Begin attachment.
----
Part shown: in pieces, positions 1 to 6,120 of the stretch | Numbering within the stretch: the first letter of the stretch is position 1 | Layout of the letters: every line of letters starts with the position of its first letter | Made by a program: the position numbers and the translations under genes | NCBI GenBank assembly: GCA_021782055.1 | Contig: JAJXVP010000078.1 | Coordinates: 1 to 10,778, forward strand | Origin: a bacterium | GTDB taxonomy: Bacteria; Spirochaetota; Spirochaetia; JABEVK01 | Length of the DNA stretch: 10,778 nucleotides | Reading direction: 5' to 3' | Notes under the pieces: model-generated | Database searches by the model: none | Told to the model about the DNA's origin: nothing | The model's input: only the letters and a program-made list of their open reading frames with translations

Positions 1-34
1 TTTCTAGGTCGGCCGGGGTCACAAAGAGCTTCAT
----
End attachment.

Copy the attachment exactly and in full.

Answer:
Part shown: in pieces, positions 1 to 6,120 of the stretch | Numbering within the stretch: the first letter of the stretch is position 1 | Layout of the letters: every line of letters starts with the position of its first letter | Made by a program: the position numbers and the translations under genes | NCBI GenBank assembly: GCA_021782055.1 | Contig: JAJXVP010000078.1 | Coordinates: 1 to 10,778, forward strand | Origin: a bacterium | GTDB taxonomy: Bacteria; Spirochaetota; Spirochaetia; JABEVK01 | Length of the DNA stretch: 10,778 nucleotides | Reading direction: 5' to 3' | Notes under the pieces: model-generated | Database searches by the model: none | Told to the model about the DNA's origin: nothing | The model's input: only the letters and a program-made list of their open reading frames with translations

Positions 1-34
1 TTTCTAGGTCGGCCGGGGTCACAAAGAGCTTCAT